How can leaders empower individual contributors? Stone-Johnson advocates for a shift in leadership language, moving from an individual to a collective mindset. Instead of a leader asking, "What can I do?," she urges leaders to recognize that change isn't the sole responsibility of one person. Rather, it's about identifying the right individuals, resources, and skills required to collectively bring about change.

More than words on a wall

Applying the web analogy, the panel emphasized that a crucial aspect of building and sustaining a web is establishing a shared vision or mission. They stressed that a generic mission statement (or “nice words on a wall,” as Blanchard called it) isn't sufficient; organizations must create a collective vision involving both internal and external stakeholders to foster trust and community, thereby fortifying the web.

Drawing from his experience in the health-care sector, Tharani said establishing a collective objective not only fosters unity, but also shifts individuals into a different, more open, mindset. He shared an example of a leader who, when making decisions, prioritized the question, "What's the right thing to do for that patient?" Tharani said keeping this central question at the forefront helped to streamline collective decision-making, mitigate guesswork, and provide clarity in crisis situations.

“Rather than trying to convince people on the things we disagree on, let’s move the needle on the things we agree on. Let’s create the momentum of responsible leadership,” he said. 

Reevaluating the incentive structure

What hinders today's leaders from embracing responsible decisions? Stone-Johnson argues that existing incentive structures don't favour responsible leadership. Implementing responsible leadership demands a complete overhaul of traditional incentives.

“The more we can make incentive structure about the collective good, the more people will seek to do it,” Stone-Johnson said.

Although acknowledging that a societal shift appears ambitious, Stone-Johnson says it’s certainly feasible, with the key starting point targeting leadership at the highest level. While recognizing that everyone shares accountability for responsible leadership, she emphasizes the crucial role of senior leadership in modelling and initiating the necessary steps for complete organizational participation.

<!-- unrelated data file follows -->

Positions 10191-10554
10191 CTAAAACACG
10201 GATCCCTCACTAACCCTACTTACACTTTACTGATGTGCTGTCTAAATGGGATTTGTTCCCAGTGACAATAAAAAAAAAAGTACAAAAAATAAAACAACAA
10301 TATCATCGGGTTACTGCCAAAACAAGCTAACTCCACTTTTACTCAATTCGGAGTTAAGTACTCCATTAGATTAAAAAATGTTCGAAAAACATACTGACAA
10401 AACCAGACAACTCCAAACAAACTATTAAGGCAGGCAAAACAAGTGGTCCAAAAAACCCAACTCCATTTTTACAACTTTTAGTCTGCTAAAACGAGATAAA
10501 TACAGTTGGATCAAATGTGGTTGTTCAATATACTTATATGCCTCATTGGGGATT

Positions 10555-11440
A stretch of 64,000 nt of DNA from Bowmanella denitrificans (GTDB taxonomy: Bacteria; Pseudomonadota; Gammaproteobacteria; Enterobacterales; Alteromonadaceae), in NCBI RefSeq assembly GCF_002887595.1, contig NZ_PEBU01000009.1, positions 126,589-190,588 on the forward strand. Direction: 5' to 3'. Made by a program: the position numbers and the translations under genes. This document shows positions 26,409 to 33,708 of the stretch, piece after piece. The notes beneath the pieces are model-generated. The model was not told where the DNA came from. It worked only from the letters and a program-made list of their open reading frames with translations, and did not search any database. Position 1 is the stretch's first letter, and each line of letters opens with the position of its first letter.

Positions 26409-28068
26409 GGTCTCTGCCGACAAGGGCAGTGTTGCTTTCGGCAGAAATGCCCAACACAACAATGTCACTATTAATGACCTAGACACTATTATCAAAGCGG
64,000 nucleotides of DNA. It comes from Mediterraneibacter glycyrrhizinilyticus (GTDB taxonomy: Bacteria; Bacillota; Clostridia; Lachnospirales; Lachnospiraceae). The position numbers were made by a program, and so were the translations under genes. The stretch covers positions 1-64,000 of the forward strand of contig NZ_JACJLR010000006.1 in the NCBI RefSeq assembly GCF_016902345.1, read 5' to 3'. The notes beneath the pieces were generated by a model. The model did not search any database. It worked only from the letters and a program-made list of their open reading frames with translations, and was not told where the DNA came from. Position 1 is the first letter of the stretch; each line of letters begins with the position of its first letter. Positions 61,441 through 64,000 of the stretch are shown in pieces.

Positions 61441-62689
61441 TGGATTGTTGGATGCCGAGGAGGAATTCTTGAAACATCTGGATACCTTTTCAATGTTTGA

It doesn’t end

While the panellists emphasized the importance of leaders advancing in adapting and implementing a responsible leadership model, they said it’s important to remember that it's an ongoing journey, not a destination. Responsible leadership is not a finite achievement; it involves continuous evolution, improvement, and reflective practices.

In closing, Blanchard mentioned the example of Thomas Verkooijen, MSc ’19. Despite now assuming advanced leadership roles worldwide, he consistently contributes as a guest lecturer in the School's Leading Responsibly course. One of his key insights to students is to get into the habit of being mindful, identifying examples of responsible decision-making, and storing examples in a metaphorical backpack. By storing and reflecting on such instances, individuals can draw on those experiences and actively take the moment to think, not just make the quickest, most “normative decision.” Avoiding the pressure to make the easiest and fastest choice requires deliberation, consultation, and a systems thinking approach. 

“Whether we’re 18 or at the height of our career, every day we can take the time to think about the consequences of our ‘abcds’— our actions, behaviours, choices, and decisions on those with little to no influence,” she said. “Since our abcds are observable to others, we can add to both our backpack, but also to others wanting to make more sustainable change.”

  • Tags
  • Critical issues
  • Evolution of work
  • Sustainability
  • Kanina Blanchard